MovieChat Forums > The Catered Affair (1956) Discussion > Was Agnes the biggest b*tch or what?

Was Agnes the biggest b*tch or what?


Saw this flick yesterday, hated Aggie. All she could do was manipulate people, nothing was more important than what Mama wanted, constantly forcing her poor daughter to take a gift she didn't even want, just to satisfy herself. Didn't like Dad either, spends most of the story not being a man. Aggie's brother was no better than she...mouching off his sister & brother in law then always threatening to move out if his tender feelings got hurt.

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Aren't you just a ray of sunshine? You're empathy is about as deep as a mud puddle.

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I'd have to say "no", just sad, fearful, I think. Aggie never wants things for herself, she's not selfish. She knows what she missed out on, and how she wants those experiences to her daughter as she believes they will bring happiness.

I think you missed the subtleties in the story, the fears that bound this family. Aggie was afraid of a life alone with just her husband, knowing he was paid to marry her, so she moved in a series of relatives to keep from being alone with him. The brother initially stayed because living with his married sister took less courage than making a life of his own. Between his work and his family life, Tom is drained so he picks his fights and avoids confrontations whenever possible although he can't let go of the resentment. It doesn't mean he's "not a man", it means he was overwhelmed.

I will say I think Bette Davis was miscast (that statement alone should bring down all the harpies of heaven!) as the plain, insecure Irish mother. Bette's best roles were unconventional women with a secure sense of self. This part demanded a Jane Darwell or Marjorie Main. Plus the idea that Davis and Borgnine could create a girl as lovely as Debbie Reynolds strains credulity.

Perhaps you'll watch it again, perhaps you won't. If you do decide to watch another Paddy Chayefsky piece (Network or Marty or Heat of the Night) try to look at the motivations of the characters. They are often complex but it makes for a more rewarding viewing experience.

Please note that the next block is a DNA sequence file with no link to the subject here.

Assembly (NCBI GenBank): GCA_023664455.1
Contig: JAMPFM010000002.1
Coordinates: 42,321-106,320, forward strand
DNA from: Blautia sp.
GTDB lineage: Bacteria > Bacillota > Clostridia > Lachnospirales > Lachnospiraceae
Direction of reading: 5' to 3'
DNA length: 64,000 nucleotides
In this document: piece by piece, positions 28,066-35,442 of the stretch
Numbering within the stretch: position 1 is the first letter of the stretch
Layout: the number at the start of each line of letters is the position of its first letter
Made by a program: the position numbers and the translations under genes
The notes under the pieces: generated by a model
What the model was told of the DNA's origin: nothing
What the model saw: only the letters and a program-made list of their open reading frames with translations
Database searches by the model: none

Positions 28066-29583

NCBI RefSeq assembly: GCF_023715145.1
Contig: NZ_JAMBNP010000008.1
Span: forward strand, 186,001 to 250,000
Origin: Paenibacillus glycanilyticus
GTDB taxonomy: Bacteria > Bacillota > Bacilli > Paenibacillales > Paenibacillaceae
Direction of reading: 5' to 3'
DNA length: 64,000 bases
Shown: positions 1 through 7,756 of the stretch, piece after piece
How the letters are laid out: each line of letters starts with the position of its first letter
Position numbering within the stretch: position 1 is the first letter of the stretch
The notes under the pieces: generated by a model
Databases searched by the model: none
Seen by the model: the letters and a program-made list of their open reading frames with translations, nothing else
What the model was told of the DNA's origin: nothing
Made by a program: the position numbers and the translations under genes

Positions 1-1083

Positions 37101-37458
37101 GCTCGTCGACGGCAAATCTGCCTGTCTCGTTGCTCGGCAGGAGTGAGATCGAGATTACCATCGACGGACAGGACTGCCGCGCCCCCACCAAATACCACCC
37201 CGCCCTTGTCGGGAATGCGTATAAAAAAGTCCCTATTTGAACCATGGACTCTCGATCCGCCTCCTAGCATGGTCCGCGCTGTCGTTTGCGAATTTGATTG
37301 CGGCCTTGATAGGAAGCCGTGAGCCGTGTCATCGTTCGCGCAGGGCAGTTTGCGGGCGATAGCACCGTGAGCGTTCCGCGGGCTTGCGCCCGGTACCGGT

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What features and parts of features are passed on mostly randomly from one generation to the next, making allowances for dominant and recessive genes and mutations -- tending to average out, but at other times accentuating plain features. Using your "system" who could have believed that a pair of parents as pretty as Tony Curtis and Janet Leigh could have produced Jamie Lee Curtis?

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Davis was NOT "miscast." She was superb. Davis specialized in MANY different
parts, which is why she was the Streep of her generation.

BTW, Davis considered this one of her very favorite roles.

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N. its hard to let go your dreams. even harder to let go of the dreams you have for your children.

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Aggie's brother was no better than she...mouching off his sister & brother in law then always threatening to move out if his tender feelings got hurt.

You missed the mentions where the brother wasn't mooching. He paid his share of the rent. One of the concerns about him moving out was they would lose that income.

http://maggieameanderings.com/Archive.htm

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It's not that Aggie was wrong, in my opinion.

It's that there were two major life events coming up; Jane's wedding and Tom's change of employment status (about to become self-employed).

A big wedding reception would have wiped Tom out and kept him an employee forever.

To buy the taxi and medallion instead would mean much more income for Tom and possibly a gift for Jane and Ralph at some future date. Like a down payment on a house, or great big savings bonds for their kids. Clearly the better choice, in the long run.

So Aggie's priorities were just out of order, that's all. But she had the right idea, to do something nice for Jane.

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I actually loved Bette Davis in this movie. I felt so sorry for Aggie through out this movie, even when I was angry with her. I had never felt like that about a character. She seems to see her life as a failure and this wedding is her consolation. She was so blindly misguided.

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I think I feel sorry for Aggie as well. Most mothers want their daughters to 1) have a wedding like their own (with the same dress) or 2) have a better wedding than their own.

My mom and I were very poor but she kept saying she wanted me to have a long gown and she would help me pay for it. (My dad had died 24 years earlier.) I didn't want a long gown and I also knew she couldn't afford to help me pay for it. (I was paying for most of the wedding myself; various friends contributed things as gifts such as the photography and the cake and my church provided the lunch sandwiches.) We were at odds until one afternoon I finally took the bull by the horns and asked why she was pushing this. It turned out that a friend of hers (who was only a couple of years older than I) had convinced her that I would regret not having a long gown. I finally said, "I'll be more unhappy in a dress that I don't want." She finally agreed and when I brought home my tea-length gown she grudgingly admitted that it was beautiful and I was right. My husband and I have been married 28 years and I still love the dress I had.

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